SAN JOSE, Calif. SanDisk will announce today (July 24) a metric that reduces to a single number the expected lifetime of a flash disk, hoping the industry will adopt its Longterm Data Endurance (LDE) approach as a de facto standard for solid-state drives.
All sides agree the relatively low number of write cycles on flash memory is a limiting factor for the adoption of flash drives that are just beginning to gain market traction. The industry currently lacks a standard measure for endurance for the devices at the drive level, an issue a subcommittee announced Monday (July 21) by the Jedec standards group said it aims to address.
"I am told [the SanDisk approach is] aligned with our direction" in Jedec, said Steffen Hellmold, a manager in Seagate Technology's server group who was aware of LDE but had not yet been briefed on it.
Seagate, the world's largest hard disk drive maker, has announced it will start shipping flash drives, also called solid-state drives (SSDs) in early 2009, initially aiming at products for servers. The company is leading the new Jedec effort that aims to set a wide variety of test standards for flash drives, including metrics for endurance, reliability, performance and how long data can be stored.
"We need these specs now so we need to develop them as soon as possible," said Alvin Cox a standards manager at Seagate who co-chairs the Jedec JC-64.8 group, launched quietly late last year. "Without test standards people can make claims—even truthful ones—but they may not work in your application," he added.
The Jedec group is currently reviewing the various use scenarios for flash drives in computing to better determine what test standards it needs to set.
The limited number of write cycles for flash drives is not significant for PC users whose applications typically have a relatively low number of re-writes on low capacity drives used over the short lifespan of consumer products. However, the issue will be critical for high-capacity solid-state drives that vendors such as Seagate hope to sell for server applications such as caching database transactions or speeding searches on a Web server.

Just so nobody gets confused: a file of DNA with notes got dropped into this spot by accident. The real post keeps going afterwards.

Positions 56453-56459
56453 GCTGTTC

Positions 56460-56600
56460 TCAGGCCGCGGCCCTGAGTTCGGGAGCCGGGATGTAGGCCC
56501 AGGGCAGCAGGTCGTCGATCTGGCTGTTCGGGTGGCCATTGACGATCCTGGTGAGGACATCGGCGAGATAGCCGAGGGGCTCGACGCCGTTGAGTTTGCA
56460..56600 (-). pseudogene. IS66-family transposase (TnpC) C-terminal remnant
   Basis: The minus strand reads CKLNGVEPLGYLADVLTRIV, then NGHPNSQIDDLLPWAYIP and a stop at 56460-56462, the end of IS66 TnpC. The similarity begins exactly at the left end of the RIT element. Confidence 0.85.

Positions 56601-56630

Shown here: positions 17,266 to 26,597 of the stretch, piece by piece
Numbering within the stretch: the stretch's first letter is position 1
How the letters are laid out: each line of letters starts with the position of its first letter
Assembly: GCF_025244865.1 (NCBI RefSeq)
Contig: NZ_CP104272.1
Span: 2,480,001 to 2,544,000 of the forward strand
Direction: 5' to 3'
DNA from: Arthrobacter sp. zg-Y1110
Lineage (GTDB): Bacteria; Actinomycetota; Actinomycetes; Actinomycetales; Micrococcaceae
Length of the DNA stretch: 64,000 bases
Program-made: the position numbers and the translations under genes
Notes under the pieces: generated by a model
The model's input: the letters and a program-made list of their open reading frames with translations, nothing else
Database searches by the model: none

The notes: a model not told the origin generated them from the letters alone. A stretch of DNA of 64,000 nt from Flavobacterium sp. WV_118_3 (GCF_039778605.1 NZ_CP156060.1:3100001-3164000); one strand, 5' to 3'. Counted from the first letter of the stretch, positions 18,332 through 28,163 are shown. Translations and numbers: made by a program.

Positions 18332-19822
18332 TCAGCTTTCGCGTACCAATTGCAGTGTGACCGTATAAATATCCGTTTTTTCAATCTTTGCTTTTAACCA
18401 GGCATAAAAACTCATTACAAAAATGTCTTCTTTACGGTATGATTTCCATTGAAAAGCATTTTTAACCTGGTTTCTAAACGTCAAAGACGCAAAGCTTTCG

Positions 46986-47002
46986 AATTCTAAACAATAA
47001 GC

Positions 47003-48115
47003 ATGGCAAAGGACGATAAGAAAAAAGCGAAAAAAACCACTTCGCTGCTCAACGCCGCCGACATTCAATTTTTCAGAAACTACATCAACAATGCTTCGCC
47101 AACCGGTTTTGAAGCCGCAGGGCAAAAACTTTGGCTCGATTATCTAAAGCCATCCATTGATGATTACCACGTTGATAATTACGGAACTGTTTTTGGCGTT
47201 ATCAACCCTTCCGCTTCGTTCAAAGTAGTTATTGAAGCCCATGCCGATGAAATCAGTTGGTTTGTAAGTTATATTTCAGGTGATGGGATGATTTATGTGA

Vendors generally know how to measure the number of so-called program write/erase cycles for a single NAND flash memory chip used on a flash drive. What has yet to be determined is how to make the same measurements on a solid-state drive, given drive makers use a wide variety of controllers, each with its own scheme for optimizing write endurance.
"The translation of a chip-level endurance metric to a drive-level metric requires some work," said Hellmold.
"This is a good time to get involved [with the Jedec subcommittee] and still have a voice in what we define," Cox said. The group hopes with its new test specs "you will be able to determine on a level playing field the differences between various SSDs as well as differences between solid state and hard drives," he said.
Meanwhile, SanDisk claims it has a key piece of the solution with LDE, a measure of the total number of Terabytes written (TBW) a solid-state drive likely can handle. "Our customers want a gas gauge to measure endurance in real time," said Don Barnetson a senior director of SSD marketing at SanDisk, speaking of LDE.
SanDisk is leveraging in part work by the Bapco group that sets performance standards in computing. That group has defined a typical memory-write profile for a professional PC user at 87 Gbytes/week.
It's unclear exactly how SanDisk arrives at its TBW measures and how readily it applies to other drive makers using different controllers. Barnetson said SanDisk has tested its approach in its labs and shared the results with PC and operating systems makers under non-disclosure.
So far SanDisk has no supporters publically committed to the concept. However, "everybody said they like the concept of an endurance gas gauge," Barnetson said.
"We want to make this a standard in the industry," he added. "We are trying to figure out what might be the appropriate committee to standardize this--maybe it's Jedec."
On analyst briefed on the approach said it could fill an important role.
"It's a great step in the right direction of characterizing drives," said Bob Merritt, memory analyst at Semico Research (Phoenix). "We have all become aware of this issue [of the lack of an endurance metric for flash drives] and we think if it does not get resolved it could be a big problem over the next couple years."